JAZZ – The Art of James Terrell
I first came upon the jazz inspired work of artist James Terrell while working on When Harlem Came to Paris. His unique style certainly separates him from the pack and when Cherisse (Boreisadirtyword) brought up the idea of having him feature his work at JAZZ it was a no brainer.
I received the Bachelors of Fine Art degree in 1999 from Howard University. I received the Masters of Fine Arts degree in 2002 from Parsons School of Design in New York City. In May of 2006, I received the Masters of Divinity Degree from the Union Theological Seminary in New York City with my focus on Theology and the Fine Arts. While attending Union Theological Seminary, I took Fine Art painting elective courses at Columbia University.
I have lectured on the importance of fine art and influential artist at Union Theological Seminary, Howard University, Second Baptist Church, Martin Luther King Memorial Library, Corcoran School of Design and Sumner Museum. I have exhibited paintings in solo exhibitions and in group exhibitions in Washington D.C, New York City and New Jersey.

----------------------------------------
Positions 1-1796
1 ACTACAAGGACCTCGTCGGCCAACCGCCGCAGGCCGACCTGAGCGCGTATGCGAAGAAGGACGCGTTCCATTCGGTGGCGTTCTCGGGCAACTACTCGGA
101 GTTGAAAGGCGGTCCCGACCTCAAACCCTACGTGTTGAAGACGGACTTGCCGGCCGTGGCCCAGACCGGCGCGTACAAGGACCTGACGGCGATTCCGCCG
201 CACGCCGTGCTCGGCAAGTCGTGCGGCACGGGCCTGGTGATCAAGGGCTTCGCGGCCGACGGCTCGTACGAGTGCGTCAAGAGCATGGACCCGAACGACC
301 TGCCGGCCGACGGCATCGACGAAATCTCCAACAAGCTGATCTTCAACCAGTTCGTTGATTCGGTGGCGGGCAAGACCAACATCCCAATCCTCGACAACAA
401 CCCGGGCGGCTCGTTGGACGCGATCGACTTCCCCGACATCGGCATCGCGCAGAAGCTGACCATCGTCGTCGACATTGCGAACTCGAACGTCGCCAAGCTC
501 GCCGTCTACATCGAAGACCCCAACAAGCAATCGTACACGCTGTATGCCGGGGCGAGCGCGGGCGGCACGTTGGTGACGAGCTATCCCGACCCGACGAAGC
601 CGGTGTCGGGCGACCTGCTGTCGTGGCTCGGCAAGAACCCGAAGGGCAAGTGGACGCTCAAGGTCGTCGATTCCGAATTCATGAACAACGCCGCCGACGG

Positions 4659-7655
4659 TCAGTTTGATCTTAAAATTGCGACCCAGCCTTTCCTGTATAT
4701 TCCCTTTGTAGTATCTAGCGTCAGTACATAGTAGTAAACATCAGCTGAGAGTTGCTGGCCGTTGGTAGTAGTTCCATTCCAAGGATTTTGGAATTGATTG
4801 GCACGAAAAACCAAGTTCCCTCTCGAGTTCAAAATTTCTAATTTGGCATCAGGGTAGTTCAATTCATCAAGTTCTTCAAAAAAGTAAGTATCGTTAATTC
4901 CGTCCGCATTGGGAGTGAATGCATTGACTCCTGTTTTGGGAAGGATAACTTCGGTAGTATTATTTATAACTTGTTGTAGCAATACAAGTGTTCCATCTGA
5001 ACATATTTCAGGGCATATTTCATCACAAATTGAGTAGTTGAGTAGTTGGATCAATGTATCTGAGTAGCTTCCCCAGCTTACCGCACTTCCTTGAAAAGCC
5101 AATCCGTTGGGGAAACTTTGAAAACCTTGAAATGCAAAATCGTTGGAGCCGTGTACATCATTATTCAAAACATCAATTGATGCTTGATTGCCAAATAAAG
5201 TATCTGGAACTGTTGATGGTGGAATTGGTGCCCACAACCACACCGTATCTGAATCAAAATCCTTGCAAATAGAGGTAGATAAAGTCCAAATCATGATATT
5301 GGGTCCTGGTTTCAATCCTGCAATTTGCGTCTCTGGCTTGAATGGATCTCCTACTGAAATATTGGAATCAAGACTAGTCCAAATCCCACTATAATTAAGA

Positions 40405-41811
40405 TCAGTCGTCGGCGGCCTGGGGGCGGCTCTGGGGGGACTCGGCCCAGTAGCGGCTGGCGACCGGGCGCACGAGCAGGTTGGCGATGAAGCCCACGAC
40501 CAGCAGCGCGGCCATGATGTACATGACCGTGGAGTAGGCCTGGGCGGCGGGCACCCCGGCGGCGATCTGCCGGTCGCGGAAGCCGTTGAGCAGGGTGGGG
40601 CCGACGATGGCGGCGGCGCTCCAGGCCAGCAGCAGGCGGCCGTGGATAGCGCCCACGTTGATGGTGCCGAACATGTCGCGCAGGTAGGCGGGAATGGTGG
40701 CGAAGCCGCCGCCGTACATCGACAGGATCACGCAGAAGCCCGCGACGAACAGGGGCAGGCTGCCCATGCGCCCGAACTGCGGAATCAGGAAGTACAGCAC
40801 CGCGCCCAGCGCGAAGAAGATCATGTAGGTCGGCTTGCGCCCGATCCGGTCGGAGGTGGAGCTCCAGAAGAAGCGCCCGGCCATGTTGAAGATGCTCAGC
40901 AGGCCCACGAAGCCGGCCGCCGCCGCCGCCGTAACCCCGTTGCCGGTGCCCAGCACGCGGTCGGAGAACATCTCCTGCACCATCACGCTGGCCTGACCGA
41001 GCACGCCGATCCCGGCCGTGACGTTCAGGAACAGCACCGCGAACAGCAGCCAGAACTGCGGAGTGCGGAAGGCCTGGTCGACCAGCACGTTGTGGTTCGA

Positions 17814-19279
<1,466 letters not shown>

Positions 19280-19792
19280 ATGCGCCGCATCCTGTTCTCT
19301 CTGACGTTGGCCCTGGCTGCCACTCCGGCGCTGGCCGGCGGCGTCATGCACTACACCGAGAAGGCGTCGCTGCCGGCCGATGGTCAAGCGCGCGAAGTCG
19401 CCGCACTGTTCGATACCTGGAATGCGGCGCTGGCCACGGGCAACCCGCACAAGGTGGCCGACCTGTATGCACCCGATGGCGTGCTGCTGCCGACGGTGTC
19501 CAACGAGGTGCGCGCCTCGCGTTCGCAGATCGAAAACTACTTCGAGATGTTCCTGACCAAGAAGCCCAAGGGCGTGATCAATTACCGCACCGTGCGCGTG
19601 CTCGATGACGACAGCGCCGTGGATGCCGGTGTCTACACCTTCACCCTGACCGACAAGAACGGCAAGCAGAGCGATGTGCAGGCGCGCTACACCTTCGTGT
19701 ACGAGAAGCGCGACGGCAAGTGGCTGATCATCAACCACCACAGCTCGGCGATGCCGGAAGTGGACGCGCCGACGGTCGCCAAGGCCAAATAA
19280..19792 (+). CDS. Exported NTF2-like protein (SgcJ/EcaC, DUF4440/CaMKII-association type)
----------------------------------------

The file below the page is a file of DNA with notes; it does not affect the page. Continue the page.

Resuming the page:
Art is representative of the reality, which lies beneath the natural, physical appearance of the human existence. Art is historical, political, psychological, musical and emotional. Art is a form of a deeper understanding, which exposes the truths of life. Art is a visual language, which is devoted to depicting the visual contemplation of the human experience. Art is a doorway, open to expressing various levels of human emotion and truth through the forms of pattern, texture, shape, line, shade, color, contour and shadow. Art is important because it allows the youth to express many of the issues confronting them today in a positive manner.
Art is commentary on ones environment. Art is an examination of humanity. Although different streams of consciousness, ethnicity, and spirituality exist and struggle within all of humanity, the different forms of art convey and explore the concerns, joys and beauty that exist within all of humanity.
To view more of James’ work and his goings-on visit Link.